Google's quest for the intelligent cloud

This month, the search giant is publishing a series by its top scientists on how they see the Internet evolving in the next 10 years.

Tech Culture

Google is publishing a series of brief articles during September by 10 of its top scientists on how the Internet will evolve in the next 10 years. In the first article, Alfred Spector, a vice president of engineering, and research scientist Franz Och, outline how Google's search engine will evolve over the next decade.

Traditionally, systems that solve complicated problems and queries have been called "intelligent", but compared to earlier approaches in the field of 'artificial intelligence', the path that we foresee has important new elements. First of all, this system will operate on an enormous scale with an unprecedented computational power of millions of computers. It will be used by billions of people and learn from an aggregate of potentially trillions of meaningful interactions per day. It will be engineered iteratively, based on a feedback loop of quick changes, evaluation, and adjustments. And it will be built based on the needs of solving and improving concrete and useful tasks such as finding information, answering questions, performing spoken dialogue, translating text and speech, understanding images and videos, and other tasks as yet undefined. When combined with the creativity, knowledge, and drive inherent in people, this "intelligent cloud" will generate many surprising and significant benefits to mankind.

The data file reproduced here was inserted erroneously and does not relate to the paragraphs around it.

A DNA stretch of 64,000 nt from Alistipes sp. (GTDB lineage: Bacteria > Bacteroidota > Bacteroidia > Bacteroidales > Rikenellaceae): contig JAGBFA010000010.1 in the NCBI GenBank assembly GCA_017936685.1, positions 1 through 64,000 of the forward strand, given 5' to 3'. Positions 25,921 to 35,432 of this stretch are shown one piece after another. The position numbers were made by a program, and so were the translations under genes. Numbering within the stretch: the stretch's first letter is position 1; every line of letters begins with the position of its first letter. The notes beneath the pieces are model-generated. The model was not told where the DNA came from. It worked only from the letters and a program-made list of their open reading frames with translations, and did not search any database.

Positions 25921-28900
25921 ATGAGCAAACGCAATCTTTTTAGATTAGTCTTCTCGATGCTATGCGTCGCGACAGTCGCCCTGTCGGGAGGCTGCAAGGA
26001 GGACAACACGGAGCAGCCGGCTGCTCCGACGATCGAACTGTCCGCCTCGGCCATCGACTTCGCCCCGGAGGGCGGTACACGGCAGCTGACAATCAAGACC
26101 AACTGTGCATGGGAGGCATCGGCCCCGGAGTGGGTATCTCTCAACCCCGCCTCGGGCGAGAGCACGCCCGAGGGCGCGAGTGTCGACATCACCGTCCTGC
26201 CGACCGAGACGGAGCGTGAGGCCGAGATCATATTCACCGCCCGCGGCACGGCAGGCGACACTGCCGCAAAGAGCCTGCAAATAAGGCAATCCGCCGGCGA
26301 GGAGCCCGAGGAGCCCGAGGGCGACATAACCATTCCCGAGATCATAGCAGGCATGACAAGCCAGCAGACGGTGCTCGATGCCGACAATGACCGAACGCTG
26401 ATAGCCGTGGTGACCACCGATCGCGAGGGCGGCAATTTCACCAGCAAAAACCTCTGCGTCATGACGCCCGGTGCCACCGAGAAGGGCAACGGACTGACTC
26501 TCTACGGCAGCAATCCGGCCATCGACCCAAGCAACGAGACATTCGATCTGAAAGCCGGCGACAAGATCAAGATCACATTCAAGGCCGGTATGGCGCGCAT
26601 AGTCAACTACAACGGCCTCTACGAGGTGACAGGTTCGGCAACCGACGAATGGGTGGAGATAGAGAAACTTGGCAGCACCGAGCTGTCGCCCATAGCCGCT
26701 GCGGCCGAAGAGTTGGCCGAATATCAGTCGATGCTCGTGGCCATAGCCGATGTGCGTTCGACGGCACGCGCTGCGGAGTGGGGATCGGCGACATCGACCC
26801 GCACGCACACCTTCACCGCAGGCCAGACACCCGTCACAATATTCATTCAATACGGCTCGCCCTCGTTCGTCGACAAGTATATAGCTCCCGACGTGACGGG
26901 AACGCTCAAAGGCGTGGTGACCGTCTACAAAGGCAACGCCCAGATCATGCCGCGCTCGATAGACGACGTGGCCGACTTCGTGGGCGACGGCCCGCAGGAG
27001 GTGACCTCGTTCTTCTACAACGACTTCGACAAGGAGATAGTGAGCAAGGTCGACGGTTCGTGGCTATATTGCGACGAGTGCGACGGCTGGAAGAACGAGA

It appears that Google will stay on the same path that it is on today, taking advantage of Moore's Law in terms of faster and cheaper systems, as well as faster and cheaper storage and networks, and moving from hundreds of thousands of servers to millions working in parallel to deliver more relevant and media rich answers to queries.

Google isn't betting on pure artificial intelligence, replicating all the functions of the human brain, as the way to put more intelligence in the network. The army of Google software engineers will continue to focus on machine-learning and human-engineered relevancy algorithms to unpack trillions of data bits collected from Web crawling and user inputs.

At this point in time Google performs somewhere around 71 percent of Internet searches in the U.S. Google appears destined to increase that share over the next decade unless Microsoft or some company just hatching can come up with a substantially superior search experience.

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